Sugar Annual 2011

An Expert's View about Sugar and Support Services in Turkey

Last updated: 12 May 2011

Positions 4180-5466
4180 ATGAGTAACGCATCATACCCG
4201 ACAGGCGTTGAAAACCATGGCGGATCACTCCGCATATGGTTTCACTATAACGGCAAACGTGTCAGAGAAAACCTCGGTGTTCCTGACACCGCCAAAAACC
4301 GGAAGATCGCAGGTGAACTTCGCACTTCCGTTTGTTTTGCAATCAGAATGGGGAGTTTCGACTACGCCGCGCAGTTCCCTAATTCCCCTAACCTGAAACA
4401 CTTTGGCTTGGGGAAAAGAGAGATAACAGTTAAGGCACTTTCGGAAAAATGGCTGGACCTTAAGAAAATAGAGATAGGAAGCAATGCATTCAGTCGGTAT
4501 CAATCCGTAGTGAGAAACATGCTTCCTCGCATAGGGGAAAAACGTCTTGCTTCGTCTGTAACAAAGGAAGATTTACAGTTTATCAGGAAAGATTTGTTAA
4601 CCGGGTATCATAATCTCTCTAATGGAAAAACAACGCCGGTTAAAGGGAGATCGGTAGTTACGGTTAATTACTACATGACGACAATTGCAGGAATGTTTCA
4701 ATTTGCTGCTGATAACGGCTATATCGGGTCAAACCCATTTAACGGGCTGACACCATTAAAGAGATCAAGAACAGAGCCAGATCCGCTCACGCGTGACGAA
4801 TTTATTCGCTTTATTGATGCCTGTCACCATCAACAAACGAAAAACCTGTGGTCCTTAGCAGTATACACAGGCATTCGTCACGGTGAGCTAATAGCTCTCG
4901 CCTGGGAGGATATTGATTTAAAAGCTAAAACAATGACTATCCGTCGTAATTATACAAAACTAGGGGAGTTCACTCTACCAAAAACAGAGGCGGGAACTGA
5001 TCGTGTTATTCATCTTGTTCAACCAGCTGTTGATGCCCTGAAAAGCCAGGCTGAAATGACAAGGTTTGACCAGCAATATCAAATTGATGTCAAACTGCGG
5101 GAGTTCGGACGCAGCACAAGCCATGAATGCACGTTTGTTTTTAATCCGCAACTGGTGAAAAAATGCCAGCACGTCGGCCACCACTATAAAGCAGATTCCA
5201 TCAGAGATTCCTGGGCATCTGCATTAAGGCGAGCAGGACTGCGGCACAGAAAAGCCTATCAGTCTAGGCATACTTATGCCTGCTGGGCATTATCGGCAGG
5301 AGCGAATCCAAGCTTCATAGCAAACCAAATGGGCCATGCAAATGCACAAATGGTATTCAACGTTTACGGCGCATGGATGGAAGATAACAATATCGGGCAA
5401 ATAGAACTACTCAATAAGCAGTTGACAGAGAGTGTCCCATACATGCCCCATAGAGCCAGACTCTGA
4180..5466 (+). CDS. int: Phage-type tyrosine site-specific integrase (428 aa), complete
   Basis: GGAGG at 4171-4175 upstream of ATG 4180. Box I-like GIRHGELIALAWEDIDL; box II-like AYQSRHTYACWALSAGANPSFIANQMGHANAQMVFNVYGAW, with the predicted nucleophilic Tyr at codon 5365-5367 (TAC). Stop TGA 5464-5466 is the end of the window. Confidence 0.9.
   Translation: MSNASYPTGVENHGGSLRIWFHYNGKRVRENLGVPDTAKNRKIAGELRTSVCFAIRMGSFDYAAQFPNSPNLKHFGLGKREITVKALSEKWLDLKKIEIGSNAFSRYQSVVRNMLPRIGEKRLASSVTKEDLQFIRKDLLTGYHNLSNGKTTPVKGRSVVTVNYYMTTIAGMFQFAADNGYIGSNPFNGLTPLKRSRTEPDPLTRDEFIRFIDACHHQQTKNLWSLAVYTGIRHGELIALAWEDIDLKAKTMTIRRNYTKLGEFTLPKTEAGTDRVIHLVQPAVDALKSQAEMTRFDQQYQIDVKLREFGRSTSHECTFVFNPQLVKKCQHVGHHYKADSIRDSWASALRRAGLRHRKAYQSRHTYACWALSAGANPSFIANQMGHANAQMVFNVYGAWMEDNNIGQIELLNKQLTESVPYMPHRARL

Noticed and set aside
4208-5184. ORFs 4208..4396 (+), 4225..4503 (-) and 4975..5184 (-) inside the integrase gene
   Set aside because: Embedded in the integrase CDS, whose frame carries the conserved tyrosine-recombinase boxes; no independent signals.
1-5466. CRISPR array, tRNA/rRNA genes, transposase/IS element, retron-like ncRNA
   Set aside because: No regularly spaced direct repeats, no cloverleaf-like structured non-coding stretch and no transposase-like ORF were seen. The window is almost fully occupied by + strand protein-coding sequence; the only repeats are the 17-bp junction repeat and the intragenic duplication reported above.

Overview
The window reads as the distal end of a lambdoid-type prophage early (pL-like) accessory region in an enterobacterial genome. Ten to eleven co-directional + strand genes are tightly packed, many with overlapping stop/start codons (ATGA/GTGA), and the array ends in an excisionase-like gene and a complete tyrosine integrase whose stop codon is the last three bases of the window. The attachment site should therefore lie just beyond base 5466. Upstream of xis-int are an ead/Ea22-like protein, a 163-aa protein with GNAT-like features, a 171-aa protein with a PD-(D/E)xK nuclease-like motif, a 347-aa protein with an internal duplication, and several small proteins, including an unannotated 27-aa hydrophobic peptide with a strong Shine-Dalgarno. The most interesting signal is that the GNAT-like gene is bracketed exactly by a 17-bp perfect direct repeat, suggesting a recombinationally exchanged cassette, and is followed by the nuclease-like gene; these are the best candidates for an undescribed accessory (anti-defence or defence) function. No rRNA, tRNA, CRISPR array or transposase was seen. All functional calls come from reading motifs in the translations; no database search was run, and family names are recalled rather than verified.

The Sugar Board decreased the A sugar production quota to 2.2 MMT this marketing year to avoid a build-up of stocks.